Shen Jilan, China’s longest serving parliamentary representative, always votes “aye” at annual sessions of China’s congress.
“To be a people’s representative is to listen to the Party,” Shen told state media in 2010. “I have never cast a ‘no’ vote.”
The 85-year-old grandmother has been a Shanxi province peasant delegate since the very first session of the National People’s Congress in 1954. The NPC is the largely ceremonial Communist Party-controlled congress that vets and passes laws. During her tenure, Shen has always raised her hand—or pressed the green button when voting went digital—in support of all motions that the legislature has tabled.
State media has turned Shen into a folk heroine. According to one report, the poor farmer donated 10,000 yuan—allegedly her entire fortune—to help victims of the Sichuan earthquake in 2008. This earned her an audience with top Chinese Communist Party officials the following year.
Netizens, however, were highly skeptical of Shen’s generosity. According to Chinese forums, Shen is the director of a local provincial women’s association (affiliated with the Party); her husband is a local construction bureau chief (a highly political post); her children head the local transportation and food bureaus (more government posts).
Also, an international trading company that’s supposedly registered in Shen’s name topped sales of 600 million yuan in 2008, with a net profit of over 70 million yuan, Chinese media have reported.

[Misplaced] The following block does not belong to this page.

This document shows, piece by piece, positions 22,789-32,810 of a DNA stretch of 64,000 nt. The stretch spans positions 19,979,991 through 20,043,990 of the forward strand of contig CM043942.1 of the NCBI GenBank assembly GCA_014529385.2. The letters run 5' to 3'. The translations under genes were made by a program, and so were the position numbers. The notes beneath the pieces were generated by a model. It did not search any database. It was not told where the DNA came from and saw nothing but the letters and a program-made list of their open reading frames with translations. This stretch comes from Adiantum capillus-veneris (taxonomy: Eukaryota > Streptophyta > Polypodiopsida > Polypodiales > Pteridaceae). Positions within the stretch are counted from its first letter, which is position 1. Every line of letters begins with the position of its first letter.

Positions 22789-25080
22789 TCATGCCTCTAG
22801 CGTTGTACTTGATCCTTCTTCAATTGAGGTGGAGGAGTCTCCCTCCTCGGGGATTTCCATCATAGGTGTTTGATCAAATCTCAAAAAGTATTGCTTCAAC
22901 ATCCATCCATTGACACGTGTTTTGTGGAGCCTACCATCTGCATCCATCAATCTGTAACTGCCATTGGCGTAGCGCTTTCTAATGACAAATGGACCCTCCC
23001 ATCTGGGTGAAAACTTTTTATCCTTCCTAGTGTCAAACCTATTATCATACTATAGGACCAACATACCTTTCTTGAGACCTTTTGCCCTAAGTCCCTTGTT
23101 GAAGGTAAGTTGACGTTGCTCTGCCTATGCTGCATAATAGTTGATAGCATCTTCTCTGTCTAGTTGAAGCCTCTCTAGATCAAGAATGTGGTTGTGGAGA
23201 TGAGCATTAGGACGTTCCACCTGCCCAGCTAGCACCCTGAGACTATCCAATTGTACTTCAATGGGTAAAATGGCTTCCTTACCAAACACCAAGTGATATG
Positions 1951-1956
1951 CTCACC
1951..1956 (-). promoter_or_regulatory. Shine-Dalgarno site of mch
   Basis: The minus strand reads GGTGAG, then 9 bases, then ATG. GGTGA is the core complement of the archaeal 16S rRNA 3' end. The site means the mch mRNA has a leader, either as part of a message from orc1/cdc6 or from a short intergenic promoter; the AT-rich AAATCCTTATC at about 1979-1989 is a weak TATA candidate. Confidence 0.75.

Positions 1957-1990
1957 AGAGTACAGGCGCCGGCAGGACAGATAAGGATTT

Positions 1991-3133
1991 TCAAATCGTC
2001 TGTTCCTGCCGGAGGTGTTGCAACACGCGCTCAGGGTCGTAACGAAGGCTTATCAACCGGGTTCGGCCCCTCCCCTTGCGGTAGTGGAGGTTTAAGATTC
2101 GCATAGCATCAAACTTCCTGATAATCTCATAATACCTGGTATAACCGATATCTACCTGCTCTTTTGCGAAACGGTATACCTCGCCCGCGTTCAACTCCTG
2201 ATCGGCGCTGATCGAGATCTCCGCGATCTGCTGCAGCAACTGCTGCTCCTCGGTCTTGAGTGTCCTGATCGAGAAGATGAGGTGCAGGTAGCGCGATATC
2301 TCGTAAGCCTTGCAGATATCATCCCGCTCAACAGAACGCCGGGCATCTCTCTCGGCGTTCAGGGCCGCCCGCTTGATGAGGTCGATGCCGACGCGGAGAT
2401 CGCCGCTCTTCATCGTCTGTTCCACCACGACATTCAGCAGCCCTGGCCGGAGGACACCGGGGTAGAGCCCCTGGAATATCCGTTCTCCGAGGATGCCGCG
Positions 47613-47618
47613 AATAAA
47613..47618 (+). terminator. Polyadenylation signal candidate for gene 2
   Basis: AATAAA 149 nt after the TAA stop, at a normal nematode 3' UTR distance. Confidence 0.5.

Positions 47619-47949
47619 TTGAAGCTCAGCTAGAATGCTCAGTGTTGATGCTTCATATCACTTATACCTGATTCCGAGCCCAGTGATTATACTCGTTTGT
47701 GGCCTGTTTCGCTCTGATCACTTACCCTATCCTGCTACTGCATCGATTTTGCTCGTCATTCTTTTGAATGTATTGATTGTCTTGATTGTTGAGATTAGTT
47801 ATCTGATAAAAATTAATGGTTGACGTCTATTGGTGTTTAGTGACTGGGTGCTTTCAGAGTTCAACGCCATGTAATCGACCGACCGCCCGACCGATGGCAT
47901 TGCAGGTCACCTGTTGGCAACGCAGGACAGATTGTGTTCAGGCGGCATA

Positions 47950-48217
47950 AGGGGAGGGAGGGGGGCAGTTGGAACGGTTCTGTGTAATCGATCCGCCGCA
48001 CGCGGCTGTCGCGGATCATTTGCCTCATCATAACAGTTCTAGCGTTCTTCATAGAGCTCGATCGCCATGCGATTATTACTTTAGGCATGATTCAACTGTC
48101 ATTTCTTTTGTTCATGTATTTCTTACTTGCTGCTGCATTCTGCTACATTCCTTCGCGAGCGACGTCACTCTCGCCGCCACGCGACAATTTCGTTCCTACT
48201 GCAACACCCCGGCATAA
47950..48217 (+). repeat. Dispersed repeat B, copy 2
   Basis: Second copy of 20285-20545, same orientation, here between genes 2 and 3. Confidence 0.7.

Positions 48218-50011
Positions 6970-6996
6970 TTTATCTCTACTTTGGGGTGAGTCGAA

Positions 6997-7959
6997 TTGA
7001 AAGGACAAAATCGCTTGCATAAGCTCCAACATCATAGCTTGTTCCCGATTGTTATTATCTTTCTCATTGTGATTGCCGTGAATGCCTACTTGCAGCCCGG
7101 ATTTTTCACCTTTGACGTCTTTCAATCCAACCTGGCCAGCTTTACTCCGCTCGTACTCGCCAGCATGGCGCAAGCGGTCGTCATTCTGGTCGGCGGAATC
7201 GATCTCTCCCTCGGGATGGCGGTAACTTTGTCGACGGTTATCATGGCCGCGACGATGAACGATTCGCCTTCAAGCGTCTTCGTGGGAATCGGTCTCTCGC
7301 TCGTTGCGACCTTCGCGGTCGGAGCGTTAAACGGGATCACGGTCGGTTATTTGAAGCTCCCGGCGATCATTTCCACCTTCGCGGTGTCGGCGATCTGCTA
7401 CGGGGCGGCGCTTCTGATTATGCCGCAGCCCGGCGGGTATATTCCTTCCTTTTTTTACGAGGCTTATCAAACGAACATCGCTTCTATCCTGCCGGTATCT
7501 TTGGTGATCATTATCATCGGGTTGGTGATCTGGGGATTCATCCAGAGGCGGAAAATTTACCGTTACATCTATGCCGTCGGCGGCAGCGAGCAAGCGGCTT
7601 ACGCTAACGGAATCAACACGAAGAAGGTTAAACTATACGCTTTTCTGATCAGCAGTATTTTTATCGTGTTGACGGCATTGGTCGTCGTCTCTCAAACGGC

Shen’s political longevity seems to be linked with her swaying along with the political mood of the day—at different times she was both for and against the disastrous Great Leap Forward and Cultural Revolution campaigns, and she voted both for and against Party leaders like Deng Xiaoping and Liu Shaoqi.
Many observers and commentators have thus pointed to Shen’s lingering presence at National People’s Congress meetings to back assessments that the Chinese legislature is still very much a rubber stamp, more that sixty years since its inception.
Here are eight of Shen’s most facepalm-worthy quips, with additional remarks in parentheses where appropriate:
1. On North Korea’s leader Kim Jong-un
“Kim Jong-un is pretty self-reliant in speaking to the United States about nuclear weaponry before he’s even turned 30.”
“Only a socialist country is able to provide the people with pension; for this I’m extremely happy.”
(China does not have a very robust pension system.)
3. On speaking to those whom she represents in congress
“We are chosen by democratic election. It is not right if you talk to the people.”
(She means that it’s not right to talk to her supposed constituents.)
“For many years, I only voted for things I supported with my heart. As for those I didn’t, I abstained from voting.”
(Yet she voted on entirely opposite propositions over the years…)
5. On the Party
“The bad phenomena in society is the fault of individuals because the Party is never bad.”
(The classic perspective of the Party stalwart.)
“The Internet should be managed like the People’s Daily. We can’t just let people do whatever they want.”
“Back in the old days, we thanked the Party with tears in our eyes when we got tap water.”
“Now we all enjoy medical services and insurances that cover major and minor illnesses. Only the Chinese Communist Party could make this possible.”
(Because other countries don’t have health care systems.)
With research by Frank Fang.